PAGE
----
I wrote the first drafts of my first three novels with pen on paper. I did it not because I’m in love with ink and notebooks, value them over all the wonders of modern technology. No, it was partly so I could focus, partly to force an extra round of self-editing. I’ve got nothing against computers. I think they’re wonderful. In fact, the most recent novel, the unpublished one, I wrote almost completely on a computer. Why? Seemed to make sense at the time. And the tone and style I was aiming for was punchier, shorter, so it felt okay.
But I might have to go back to pen and paper. For fiction at any rate. I’ve been working on a short story this week, in the morning hours before I sign on for work. The first half of it I wrote in a notebook. But I’ve typed that up and am forging ahead on the keyboard. This isn’t affecting the writing style or the tone.
But there is a matter of distraction. We all know we’re addicted to the interwebs, etc. And it mostly happens these days on our phone. You’re always looking at the thing, even on the toilet, even when you’ve got two other screens going. Even if you’re watching a commercial-free Netflix program.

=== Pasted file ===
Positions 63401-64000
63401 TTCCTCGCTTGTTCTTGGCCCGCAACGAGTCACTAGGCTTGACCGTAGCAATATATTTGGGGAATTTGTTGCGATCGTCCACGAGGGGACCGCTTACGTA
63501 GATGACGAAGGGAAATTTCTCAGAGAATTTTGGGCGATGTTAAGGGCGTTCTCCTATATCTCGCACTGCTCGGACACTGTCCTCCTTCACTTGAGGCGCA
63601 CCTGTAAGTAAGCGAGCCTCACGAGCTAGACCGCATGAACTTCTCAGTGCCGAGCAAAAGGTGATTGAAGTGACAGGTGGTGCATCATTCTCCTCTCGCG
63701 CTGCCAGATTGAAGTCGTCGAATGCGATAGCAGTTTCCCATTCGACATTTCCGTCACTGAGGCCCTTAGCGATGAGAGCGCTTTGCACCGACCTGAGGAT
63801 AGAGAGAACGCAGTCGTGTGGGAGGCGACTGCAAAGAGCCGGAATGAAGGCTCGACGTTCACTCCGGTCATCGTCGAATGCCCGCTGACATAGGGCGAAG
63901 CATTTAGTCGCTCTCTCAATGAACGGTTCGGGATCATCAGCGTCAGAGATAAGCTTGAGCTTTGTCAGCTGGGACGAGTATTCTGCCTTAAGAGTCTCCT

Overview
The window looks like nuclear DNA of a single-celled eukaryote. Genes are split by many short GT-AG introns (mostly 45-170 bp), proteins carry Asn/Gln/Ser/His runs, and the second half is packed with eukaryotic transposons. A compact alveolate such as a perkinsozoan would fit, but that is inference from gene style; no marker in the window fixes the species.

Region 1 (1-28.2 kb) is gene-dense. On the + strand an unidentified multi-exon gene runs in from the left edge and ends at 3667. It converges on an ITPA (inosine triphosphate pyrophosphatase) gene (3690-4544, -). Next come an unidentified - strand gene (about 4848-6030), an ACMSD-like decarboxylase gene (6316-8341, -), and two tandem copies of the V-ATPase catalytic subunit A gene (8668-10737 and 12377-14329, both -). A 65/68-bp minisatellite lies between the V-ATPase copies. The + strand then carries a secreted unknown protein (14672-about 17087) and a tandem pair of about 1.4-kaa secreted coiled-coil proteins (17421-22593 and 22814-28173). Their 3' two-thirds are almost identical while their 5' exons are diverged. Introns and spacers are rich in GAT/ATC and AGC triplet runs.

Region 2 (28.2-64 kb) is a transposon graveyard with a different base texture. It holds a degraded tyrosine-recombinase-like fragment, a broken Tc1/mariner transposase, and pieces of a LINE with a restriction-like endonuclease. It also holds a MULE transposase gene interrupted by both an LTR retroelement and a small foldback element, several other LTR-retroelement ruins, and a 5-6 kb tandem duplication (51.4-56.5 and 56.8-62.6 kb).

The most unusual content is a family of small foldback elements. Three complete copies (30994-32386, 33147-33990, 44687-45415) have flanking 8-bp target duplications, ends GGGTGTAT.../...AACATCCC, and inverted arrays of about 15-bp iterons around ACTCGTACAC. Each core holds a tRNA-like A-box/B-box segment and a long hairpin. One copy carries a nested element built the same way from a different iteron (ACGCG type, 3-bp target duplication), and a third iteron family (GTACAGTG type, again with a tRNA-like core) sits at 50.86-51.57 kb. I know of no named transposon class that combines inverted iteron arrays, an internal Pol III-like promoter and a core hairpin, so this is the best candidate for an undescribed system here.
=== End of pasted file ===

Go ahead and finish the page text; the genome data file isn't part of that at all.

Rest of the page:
And I’ve been embarrassed this week at my behavior. It’s not even that I NEED to check Twitter and Facebook every five minutes. I CAN walk away. (Sure, Ken. Sure you can.) But I noticed that every time I ended a paragraph or written thought and paused to figure out what would happen next, my hands almost automatically started the process of switching to a new tab. It didn’t even matter which tab. They just wanted to open something. My mind wanted to look at something. To keep things flowing into it. Disgusting.
I got that urge somewhat under control. Yes, it can be done. You simply have to put some effort into it. But just when I got the desktop urges under control, my hand went and grabbed the phone and opened Twitter–which is also open in one of those tabs on the desktop. Like I said. Embarrassing. And scary!
So it’s either back to the notebook. Or I sit on my hands between paragraphs.